A few weeks ago I read that a Tasmanian father and son (Chris and Kelvyn Linton) were planning an unsupported long-distance charity walk around the perimeter of Tasmania. This huge ambition filled me with excitement, and I hoped they would be able to achieve their goal.
While his son walked 20 of the 46 days it took for the walk, Chris Linton battled around every metre of the coast line. Chris is reported as saying ‘Out of Queenstown, that hill is unforgiveable. The weather through that mountain pass was quite extreme – lots of snow and constant rain for two weeks.’ Refer to http://www.themercury.com.au/news/tasmania/epic-blues-beater-puts-dad-on-the-map/story-fnj4f7k1-1227357590621 for the arrival story, at Salamanca on the edge of the Derwent River.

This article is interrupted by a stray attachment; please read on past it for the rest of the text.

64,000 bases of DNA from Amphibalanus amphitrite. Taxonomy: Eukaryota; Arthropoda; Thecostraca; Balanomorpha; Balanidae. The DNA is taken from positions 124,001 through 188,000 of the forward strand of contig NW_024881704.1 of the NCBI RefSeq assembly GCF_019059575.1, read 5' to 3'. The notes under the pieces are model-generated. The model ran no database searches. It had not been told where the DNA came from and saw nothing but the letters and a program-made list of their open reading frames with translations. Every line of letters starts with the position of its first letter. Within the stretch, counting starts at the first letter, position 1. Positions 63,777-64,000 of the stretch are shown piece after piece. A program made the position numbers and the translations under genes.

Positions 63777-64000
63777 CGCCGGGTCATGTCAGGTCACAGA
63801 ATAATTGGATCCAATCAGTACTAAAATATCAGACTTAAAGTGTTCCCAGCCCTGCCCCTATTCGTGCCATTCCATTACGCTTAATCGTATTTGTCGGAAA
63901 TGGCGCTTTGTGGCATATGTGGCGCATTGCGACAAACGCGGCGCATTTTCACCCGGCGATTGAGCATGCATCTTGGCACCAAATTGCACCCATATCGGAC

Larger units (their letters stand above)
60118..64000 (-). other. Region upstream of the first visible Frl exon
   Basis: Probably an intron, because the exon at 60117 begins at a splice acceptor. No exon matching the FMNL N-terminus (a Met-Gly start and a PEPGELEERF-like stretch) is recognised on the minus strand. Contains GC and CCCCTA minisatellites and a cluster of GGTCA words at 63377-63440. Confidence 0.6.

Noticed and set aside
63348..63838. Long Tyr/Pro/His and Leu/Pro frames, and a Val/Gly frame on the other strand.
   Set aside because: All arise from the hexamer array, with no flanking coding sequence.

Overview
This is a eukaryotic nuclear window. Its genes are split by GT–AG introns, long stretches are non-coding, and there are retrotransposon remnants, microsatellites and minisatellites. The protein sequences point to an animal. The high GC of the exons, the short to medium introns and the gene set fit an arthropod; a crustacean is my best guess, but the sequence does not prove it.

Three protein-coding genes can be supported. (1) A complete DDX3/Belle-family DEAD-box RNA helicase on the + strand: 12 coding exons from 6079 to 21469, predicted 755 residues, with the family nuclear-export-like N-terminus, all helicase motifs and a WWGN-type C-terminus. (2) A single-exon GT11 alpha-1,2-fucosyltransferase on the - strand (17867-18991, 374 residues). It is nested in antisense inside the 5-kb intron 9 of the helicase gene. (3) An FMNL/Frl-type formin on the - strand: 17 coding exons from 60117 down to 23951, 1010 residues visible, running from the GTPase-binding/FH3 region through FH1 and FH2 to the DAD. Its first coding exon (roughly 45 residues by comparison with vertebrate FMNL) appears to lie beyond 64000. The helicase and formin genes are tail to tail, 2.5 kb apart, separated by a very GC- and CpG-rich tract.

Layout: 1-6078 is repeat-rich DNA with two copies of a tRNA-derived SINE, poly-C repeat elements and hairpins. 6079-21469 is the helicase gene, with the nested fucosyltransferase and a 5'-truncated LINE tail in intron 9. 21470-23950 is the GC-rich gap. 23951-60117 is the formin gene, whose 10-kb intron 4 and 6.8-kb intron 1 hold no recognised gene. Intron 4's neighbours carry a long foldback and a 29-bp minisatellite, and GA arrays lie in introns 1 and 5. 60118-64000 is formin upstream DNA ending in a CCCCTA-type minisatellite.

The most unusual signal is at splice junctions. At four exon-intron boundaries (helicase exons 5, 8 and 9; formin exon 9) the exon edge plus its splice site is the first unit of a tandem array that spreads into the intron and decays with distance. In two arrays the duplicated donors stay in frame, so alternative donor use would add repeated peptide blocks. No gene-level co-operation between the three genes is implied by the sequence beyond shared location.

I believe his walk is a significant achievement in one of the most challenging environments in the world. I am in awe of what has been done, and even more so because much of the walk was undertaken during one of Tasmania’s most bitterly cold and stormy periods.
More information about this trek, to raise funds for the Black Dog Institute, can be read at http://www.blackdoginstitute.org.au/docs/TasmanianresidentsChristopherandKelvynLinton.pdf
You can read more about an earlier stage of the walk at: http://www.themercury.com.au/news/tasmania/chris-linton-nears-end-of-walk-around-tasmanias-perimeter/story-fnj4f7k1-1227351866303
As a war veteran suffering from post-traumatic stress disorder, I hope the soothing effect of Tasmania’s wilderness environment and the flood of positive endorphins encouraged by the continuous activity, have been healing forces for Chris. An amazing personal achievement! Congratulations Chris Linton!